Mother’s Binder: Finally Getting Organized


Mother’s Binder: Finally Getting Organized 1 Feb -7 Feb 2016

Daily work on getting organized is a challenge and a pleasant adventure. One of DearMyrtle’s challenges this week is to work on the first four generation binders, starting with your mother’s maiden name binder. I have folders not binders for my ancestors. I created “coffee table” books with photographs and stories for some of my more recent family members, as Christmas gifts. I will continue doing so.

DearMyrtle’s idea of 3-ring binders with archival safe materials is a more cost effective way of providing a “coffee table” book for little fingers to explore. It also forces me to go through those file folders. While reviewing the folders I can discard duplicates, saving originals, scan to my digital surname/maiden folders on my computer and enjoy the memories that come flooding back. I will also verify that my FTM2014 Family tree program is current with the same information. [I’m happy that announced that a company has purchased the software and will continue with updates and syncing with Ancestry after the end of 2016. FTM2014 is my program of choice, although RootsMagic is coming in a close second with Legacy. I can’t wait for RootsMagic to be able to sync with at the end of the year. End of my digression.]

Here is a brief overview of what’s in my Mother’s Binder:

  1. Narratives of traditions, life story and family memories,
  2. Family Group Sheet
  3. Four generation pedigree chart
  4. Original documents,
  5. Copies of on-line documents that I think the family will enjoy,
  6. Photographs of interest [I have photograph albums and scrapbooks also,]
  7. Some trinkets or photographs of my mother’s memorabilia.

Here are a few photographs and a quick story that is in my mother’s binder.

My mother has two 1940 US Census records listing here residence. I know this is the year Shirley’s mother, Irene Elizabeth Place Pease, became ill [listed on New Hampshire Hospital 1940 US Census.]

Shirley’s father, Charles [Lawrence] Pease [informant,] is listed on the 22 Apr 1940 US Census in Monmouth, Kennebec, Maine, living with his mother, Mary [Downs] Pease; son and Shirley’s brother, Arthur Pease; Shirley [Beatrice] Pease and a housekeeper Ethel Hoyt [cousin.]

1940 US Census Monmouth, Maine
1940 US Census Monmouth, Maine

Shirley [Beatrice] Pease  is listed on the 26 Apr 1940 US Census Sutton, Merrimack, New Hampshire in the household of William E Doyle [informant and step grandfather to Shirley,] Tina May [Hutchins-Spooner-Towle] Doyle [Shirley’s maternal grandmother,] her half brother, Fredrick [Francis] Allen.

Here is a photograph of Shirley from 1940.

Shirley playing the Ukulele
Shirley playing the Ukulele

Shirley over the years:

Shirley circa 1948 Sutton, New Hampshire
Shirley circa 1948 Sutton, New Hampshire
Shirley 1978 Pembroke , New Hampshire
Shirley 1978 Pembroke , New Hampshire
Shirley 1984 baptism, Kezar Falls, Maine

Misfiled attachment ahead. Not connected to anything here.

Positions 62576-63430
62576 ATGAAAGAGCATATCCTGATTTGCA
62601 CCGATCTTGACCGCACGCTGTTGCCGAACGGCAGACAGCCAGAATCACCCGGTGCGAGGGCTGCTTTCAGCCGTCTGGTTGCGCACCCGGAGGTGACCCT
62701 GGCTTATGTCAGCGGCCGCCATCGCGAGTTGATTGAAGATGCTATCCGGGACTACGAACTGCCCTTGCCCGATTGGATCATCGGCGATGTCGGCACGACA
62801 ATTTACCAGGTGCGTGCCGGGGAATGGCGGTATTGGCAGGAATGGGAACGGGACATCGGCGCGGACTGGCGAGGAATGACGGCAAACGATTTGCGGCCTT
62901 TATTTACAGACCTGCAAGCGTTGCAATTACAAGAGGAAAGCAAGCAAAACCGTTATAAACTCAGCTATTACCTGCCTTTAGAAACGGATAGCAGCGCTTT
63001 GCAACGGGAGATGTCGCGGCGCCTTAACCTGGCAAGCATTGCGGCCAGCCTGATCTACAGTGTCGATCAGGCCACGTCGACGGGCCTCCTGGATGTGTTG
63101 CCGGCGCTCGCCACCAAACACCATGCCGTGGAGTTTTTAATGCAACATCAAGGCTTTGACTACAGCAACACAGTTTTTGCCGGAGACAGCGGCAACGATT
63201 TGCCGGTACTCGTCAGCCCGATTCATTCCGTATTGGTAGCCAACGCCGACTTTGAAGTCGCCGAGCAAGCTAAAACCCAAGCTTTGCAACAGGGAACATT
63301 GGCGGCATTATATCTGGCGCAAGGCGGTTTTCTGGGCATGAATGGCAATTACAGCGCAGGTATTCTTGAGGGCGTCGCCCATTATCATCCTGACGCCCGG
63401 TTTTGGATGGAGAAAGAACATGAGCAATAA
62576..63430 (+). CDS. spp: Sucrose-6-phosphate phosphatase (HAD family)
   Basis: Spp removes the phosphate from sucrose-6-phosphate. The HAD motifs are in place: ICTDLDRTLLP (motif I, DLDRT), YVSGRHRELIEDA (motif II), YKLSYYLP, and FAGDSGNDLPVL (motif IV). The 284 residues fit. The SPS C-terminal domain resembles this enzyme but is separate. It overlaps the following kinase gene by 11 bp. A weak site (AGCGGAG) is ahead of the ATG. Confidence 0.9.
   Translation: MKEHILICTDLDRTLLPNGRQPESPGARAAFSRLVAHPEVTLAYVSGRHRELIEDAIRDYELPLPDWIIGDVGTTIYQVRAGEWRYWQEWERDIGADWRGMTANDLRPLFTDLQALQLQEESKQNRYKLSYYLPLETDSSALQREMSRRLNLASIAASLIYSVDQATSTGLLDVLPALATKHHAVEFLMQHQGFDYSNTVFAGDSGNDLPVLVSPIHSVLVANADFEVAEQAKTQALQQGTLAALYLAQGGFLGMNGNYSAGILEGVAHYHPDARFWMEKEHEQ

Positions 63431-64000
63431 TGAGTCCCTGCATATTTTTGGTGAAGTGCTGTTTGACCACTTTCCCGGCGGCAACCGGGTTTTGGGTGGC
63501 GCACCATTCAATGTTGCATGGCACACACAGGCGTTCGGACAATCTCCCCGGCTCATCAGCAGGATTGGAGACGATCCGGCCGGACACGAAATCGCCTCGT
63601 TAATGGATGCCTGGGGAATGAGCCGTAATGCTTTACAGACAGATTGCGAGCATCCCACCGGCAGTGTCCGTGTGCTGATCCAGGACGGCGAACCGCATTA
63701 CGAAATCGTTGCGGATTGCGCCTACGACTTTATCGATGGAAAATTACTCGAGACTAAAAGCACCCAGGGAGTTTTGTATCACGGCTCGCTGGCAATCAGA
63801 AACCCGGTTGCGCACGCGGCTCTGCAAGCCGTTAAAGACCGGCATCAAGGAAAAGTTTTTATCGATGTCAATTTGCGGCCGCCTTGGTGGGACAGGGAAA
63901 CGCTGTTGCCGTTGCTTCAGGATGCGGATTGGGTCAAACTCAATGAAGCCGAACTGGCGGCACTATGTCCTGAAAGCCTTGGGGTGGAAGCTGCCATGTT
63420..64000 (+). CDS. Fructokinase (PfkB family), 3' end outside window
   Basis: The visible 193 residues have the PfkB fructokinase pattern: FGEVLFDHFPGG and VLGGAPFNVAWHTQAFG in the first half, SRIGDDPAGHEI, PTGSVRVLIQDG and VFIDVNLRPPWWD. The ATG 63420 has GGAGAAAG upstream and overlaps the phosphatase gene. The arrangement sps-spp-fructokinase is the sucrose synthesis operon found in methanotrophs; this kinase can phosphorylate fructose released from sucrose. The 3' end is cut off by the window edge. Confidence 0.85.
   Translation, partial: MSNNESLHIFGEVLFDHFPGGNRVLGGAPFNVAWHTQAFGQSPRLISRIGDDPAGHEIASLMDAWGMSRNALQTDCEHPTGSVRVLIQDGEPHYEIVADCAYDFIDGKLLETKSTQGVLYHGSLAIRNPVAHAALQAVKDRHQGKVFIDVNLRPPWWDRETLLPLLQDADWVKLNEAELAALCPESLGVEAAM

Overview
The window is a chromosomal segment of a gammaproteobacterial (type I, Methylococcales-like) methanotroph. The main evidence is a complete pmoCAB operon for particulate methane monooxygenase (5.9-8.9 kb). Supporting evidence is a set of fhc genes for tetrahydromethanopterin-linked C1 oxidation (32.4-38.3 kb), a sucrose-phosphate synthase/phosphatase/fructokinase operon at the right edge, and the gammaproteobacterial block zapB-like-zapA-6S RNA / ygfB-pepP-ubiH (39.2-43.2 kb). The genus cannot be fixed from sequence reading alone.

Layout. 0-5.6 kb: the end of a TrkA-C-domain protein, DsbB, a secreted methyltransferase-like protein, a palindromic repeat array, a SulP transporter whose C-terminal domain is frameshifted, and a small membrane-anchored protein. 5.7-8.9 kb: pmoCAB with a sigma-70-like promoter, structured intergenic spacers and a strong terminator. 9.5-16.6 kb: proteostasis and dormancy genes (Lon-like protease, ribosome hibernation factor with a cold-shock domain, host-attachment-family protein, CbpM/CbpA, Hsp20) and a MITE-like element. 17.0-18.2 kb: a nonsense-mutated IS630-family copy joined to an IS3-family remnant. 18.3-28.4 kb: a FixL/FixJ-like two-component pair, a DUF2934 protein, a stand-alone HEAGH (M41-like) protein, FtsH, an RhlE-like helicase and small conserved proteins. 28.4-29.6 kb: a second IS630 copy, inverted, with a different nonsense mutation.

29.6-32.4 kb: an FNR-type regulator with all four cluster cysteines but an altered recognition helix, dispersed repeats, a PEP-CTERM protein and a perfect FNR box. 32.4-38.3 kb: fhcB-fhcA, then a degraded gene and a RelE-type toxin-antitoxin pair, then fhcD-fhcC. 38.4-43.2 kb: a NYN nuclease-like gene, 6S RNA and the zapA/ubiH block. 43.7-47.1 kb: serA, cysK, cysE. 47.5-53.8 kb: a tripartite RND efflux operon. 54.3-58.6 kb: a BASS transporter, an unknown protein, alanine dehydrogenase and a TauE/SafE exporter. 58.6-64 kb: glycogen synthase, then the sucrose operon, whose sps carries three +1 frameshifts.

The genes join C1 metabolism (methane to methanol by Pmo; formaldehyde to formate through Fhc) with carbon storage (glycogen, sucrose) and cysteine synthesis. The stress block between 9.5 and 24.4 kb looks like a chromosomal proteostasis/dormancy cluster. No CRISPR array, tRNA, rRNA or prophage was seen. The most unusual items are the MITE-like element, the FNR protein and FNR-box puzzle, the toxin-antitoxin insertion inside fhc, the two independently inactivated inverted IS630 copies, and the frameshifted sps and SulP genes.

Shirley 1984 baptism, Kezar Falls, Maine
Shirley drawing the P.E.T Project Raffle winner 2000
Shirley drawing the P.E.T Project Raffle winner 2000

Shirley was known for making and donating her handmade quilts to various charity fundraisers throughout her lifetime. This was one of the last quilts she donated to the Pets and Elders Together Project (P.E.T. Project) for Rockingham County Visiting Nurses Association & Hospice [Exeter, Rockingham, New Hampshire] in 2000. The following year the P,E.T. Project quilt raffle was dedicated in her memory.

I have added a copy of this post to her binder and digital Surname/Maiden name folder.

Thank you DearMyrtle for the challenge and memories you have given me. Each day of organizing forces me to review work from years ago. I almost always find something I forgot was in the file folder. The memories are precious and are meant to be remembered and shared.

Source Citation:

Finally Getting Organized 1 Feb -7 Feb 2016

Richley-Erickson, Pat “Finally Get Organized,” Dear Myrtle, DearMyrtle’s Genealogy Your Friend In Genealogy since 1995 Blog, 31 Jan 2016. Access 2 Feb 2016, checklists.



Teenagers and Haunted Places


Teenagers and Haunted Places


Phelps Mansion
Phelps Mansion

Phelps Mansion, Stratford, Connecticut demolished in 1972

Pre-teens and Teenagers always seem to migrate to scary places. Sometimes it is intentional to scare their friends. Sometimes some “strange” things happens to them.

My inbox greeted me with the article from my husband, Michael D. Butka, who lived in the area of Stratford, Connecticut. I will allow him to tell his story when he is ready.

It reminded me of my youth in Saugus, Massachusetts. Our family was temporally staying with my Aunt Eleanor [Stearns Duncan] and cousins, Lillian May Duncan and Jean Reid Duncan, after our house burned. Cousin being cousin we always shared ghost stories with each to see who could gave the best story. Sometime ones imagination can seem like reality. I was upstairs in the back bedroom I shared with my sisters, Vickie, Marjorie, Eleanor and baby Susan Stearns., look for my shoes under the bed.